Dark Waters (Cragg & Fidelis Mystery #2)
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Dark Waters (Cragg & Fidelis Mystery #2)

3.38 of 5 stars 3.38  ·  rating details  ·  24 ratings  ·  13 reviews
The setting for the second Cragg and Fidelis mystery is again Georgian Preston, with the time moving forward a year to 1741.

When the pair are called to the drowning of the landlord of the Ferry Inn, whose corpse has turned up entangled in the River Ribble’s salmon traps, a complex investigation begins in which love, greed and politics all take a hand. A national general el...more
Paperback, 304 pages
Published August 2nd 2012 by Macmillan
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Goodreads Giveaway

While I have not read the first Cragg & Fidelis mystery I did not have any trouble picking up this, the second in the series. Twists and turns in the investigation of a series of suspicious deaths, including some interesting early forensic techniques, set against a back drop of hotly contested Parlimentary elections. Kept me reading and I will look for more in this series.
Jul 26, 2013 Skjam! rated it 4 of 5 stars
Recommends it for: historical mystery fans
Recommended to Skjam! by: Goodreads
Disclaimer: I received this book in a Goodreads giveaway on the premise that I would review it. My copy was an Advance Reading Copy, and there may be minor changes in the final product.

Dark Waters by Robin Blake

It is the Year of Our Lord 1741 in the small but bustling English town of Preston. Attorney and coroner Titus Cragg is shocked but not surprised to find his drunkard uncle-in-law has fallen into the river and drowned. The coroner's jury rules it an accidental death, and that seems to be a...more
Patti Wilson
I was reluctant to continue to read this book after the first chapters as I am American and do not know anything about British politics let alone mid 18th century British politics. But, I had won this book in a goodreads giveaway and felt obligated. By the fifth chapter I was hooked. Mr. Blake is very good with red herrings. I can honestly say that this is now one of my favorite historical mysteries. Plus, thrown into the pot are the beginnings of "Rule Britannia" and, how the voting process wor...more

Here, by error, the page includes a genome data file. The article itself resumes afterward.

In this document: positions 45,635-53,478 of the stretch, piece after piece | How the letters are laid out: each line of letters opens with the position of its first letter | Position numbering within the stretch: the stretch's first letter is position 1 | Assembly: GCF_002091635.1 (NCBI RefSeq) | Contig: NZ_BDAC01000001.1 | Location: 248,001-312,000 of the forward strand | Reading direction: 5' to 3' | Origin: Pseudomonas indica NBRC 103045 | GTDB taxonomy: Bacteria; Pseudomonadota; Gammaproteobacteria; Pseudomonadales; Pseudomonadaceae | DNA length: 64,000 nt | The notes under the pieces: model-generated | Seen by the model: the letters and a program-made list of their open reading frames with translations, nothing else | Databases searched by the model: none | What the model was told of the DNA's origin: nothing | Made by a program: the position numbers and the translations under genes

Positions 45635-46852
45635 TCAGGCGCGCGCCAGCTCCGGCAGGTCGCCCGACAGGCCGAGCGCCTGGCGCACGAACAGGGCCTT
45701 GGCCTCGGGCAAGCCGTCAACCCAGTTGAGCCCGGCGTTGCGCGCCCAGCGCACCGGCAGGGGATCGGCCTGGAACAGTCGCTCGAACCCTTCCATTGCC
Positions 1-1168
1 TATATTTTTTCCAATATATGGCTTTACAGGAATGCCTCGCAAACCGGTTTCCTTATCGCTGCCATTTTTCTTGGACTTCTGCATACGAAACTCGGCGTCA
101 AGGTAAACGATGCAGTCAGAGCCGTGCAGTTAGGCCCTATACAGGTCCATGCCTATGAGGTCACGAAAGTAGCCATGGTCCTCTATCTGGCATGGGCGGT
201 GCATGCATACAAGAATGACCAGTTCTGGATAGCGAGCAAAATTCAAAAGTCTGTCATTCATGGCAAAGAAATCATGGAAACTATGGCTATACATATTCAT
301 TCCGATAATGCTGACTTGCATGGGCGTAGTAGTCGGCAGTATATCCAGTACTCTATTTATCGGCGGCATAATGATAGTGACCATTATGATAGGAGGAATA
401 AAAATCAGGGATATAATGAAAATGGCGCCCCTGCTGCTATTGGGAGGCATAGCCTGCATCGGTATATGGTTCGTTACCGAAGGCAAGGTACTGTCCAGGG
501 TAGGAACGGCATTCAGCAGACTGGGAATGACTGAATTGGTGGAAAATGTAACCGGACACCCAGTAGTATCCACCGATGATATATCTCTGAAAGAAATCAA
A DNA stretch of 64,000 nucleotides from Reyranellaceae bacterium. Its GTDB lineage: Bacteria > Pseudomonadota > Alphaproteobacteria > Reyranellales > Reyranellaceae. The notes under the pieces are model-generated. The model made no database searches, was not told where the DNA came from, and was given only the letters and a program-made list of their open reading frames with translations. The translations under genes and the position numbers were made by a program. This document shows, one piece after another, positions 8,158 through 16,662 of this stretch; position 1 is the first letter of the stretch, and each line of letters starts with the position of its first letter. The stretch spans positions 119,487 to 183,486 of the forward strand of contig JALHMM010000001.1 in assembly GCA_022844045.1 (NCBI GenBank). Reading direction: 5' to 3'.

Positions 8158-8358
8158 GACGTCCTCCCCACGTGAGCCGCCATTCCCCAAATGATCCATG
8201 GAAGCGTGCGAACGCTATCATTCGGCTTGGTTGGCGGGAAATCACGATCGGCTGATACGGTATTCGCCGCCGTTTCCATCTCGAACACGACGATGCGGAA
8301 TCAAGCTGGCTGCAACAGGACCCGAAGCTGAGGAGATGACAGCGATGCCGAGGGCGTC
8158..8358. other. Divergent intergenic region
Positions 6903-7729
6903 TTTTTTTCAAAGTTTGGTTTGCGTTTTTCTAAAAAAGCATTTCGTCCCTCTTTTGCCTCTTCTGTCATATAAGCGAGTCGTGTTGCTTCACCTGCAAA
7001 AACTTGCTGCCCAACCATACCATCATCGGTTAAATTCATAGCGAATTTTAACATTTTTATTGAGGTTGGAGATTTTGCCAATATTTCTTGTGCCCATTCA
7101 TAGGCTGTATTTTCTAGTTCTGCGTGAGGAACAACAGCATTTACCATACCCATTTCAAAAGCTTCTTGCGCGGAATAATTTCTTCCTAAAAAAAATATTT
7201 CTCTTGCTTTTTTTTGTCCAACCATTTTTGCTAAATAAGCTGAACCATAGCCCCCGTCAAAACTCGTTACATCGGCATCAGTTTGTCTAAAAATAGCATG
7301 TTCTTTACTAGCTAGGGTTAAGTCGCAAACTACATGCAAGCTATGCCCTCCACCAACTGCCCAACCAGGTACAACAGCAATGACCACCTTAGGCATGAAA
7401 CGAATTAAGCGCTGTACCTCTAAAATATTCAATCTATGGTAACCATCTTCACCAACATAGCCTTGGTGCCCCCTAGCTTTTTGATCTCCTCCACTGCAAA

Georgia Lengyel
I received this book as a Giveaway. I had read the first book in the series already, so the characters were not new to me. I enjoyed all the twists and turns throughout the story, but thought there was a lot in the book that could have been left out without making any major changes to the book. I read mystery book that are mostly staged in the past and in the British Isles. Their way of voting was very interesting. I liked the previous book better.
Dry writing and I had difficulty caring about any of the characters.
I'm sorry to say that this book was not a great read. It was long, too long, and while I felt I got to know a few characters they were not enough to hold my interest. As I received it as a advanced reading copy, I felt an obligation to finish it. I do enjoy mysteries, but not particularly set in the 18th century.
I am only glad the author did not write it in "old english speak".
Very good. Historical mystery of the mid-18th century, rural England, with political commentary. Several murders occur as the town prepares for the first contested election of the county's MP in some years, while the coroner Titus Cragg and his pal the young doctor try to seek the culprits and prevent more deaths. Human frailties abound....and humor.
It wasn't particularly captivating and it was longer than it needed to be. At times it picked up but for the most part was a dry, forgettable read.
I really enjoyed this book. I like books that incorporate historical facts and time elements and this book delivered with very high marks. Excellent mystery and fun to read. I highly recommend this book
Sep 26, 2013 Jayw added it
Set in 1741. Coroner investigates suspicious drowning of drunken publican during lead up to Parliamentary elections.
It is an amazing eighteenth century whodunit. It has politics,love and deception. Great !!!
Totally disappointing.
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Robin Blake is the author of acclaimed works on the artists Van Dyke and Stubbs. He has written, produced and presented extensively for radio, is widely published as a critic, and is a Royal Literary Fund Fellow at BrunelUniversity. He lives in London.
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